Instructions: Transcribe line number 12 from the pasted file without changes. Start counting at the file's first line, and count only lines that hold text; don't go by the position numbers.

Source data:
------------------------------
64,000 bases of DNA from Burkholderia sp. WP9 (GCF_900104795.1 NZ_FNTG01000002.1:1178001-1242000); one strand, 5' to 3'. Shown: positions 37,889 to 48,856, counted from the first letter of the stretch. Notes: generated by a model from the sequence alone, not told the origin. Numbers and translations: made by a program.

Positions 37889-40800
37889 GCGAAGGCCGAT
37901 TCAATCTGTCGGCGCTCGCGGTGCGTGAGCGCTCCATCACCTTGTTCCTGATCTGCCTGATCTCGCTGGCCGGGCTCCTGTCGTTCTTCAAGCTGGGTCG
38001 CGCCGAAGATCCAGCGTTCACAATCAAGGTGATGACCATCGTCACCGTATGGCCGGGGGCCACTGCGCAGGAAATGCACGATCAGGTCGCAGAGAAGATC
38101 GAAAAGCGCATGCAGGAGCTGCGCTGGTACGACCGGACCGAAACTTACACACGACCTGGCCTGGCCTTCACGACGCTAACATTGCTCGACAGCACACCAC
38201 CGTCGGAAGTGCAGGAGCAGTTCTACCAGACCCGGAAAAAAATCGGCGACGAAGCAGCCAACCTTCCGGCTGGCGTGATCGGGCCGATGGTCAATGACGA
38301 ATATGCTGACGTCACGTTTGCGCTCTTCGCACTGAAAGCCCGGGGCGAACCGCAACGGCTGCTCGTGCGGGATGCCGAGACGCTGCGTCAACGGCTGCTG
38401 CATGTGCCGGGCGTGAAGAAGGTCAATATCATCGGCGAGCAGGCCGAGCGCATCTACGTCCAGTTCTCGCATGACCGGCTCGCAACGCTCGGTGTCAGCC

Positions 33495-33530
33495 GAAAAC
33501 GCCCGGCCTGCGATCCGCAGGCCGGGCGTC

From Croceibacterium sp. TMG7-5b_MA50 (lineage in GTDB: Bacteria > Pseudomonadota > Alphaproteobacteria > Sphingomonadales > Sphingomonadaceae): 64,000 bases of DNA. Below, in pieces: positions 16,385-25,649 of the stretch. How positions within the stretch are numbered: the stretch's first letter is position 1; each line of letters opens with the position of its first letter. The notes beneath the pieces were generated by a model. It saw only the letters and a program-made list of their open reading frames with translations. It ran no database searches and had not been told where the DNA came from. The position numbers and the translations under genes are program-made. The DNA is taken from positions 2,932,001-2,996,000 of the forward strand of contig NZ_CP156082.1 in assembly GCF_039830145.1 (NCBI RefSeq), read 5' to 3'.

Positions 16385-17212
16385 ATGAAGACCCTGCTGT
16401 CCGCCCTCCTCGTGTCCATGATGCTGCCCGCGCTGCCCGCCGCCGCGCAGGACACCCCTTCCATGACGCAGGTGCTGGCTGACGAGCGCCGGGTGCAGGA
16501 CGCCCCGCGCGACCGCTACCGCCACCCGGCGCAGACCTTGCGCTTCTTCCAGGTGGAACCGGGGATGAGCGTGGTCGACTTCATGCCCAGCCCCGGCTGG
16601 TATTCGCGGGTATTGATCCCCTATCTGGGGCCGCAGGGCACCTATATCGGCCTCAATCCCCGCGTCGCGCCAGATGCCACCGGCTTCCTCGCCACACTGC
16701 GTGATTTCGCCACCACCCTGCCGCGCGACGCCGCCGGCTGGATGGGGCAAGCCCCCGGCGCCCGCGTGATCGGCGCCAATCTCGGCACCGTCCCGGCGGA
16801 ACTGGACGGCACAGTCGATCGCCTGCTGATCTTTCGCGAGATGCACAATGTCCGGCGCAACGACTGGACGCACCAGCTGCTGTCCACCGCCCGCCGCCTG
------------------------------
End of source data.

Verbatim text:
33501 GCCCGGCCTGCGATCCGCAGGCCGGGCGTC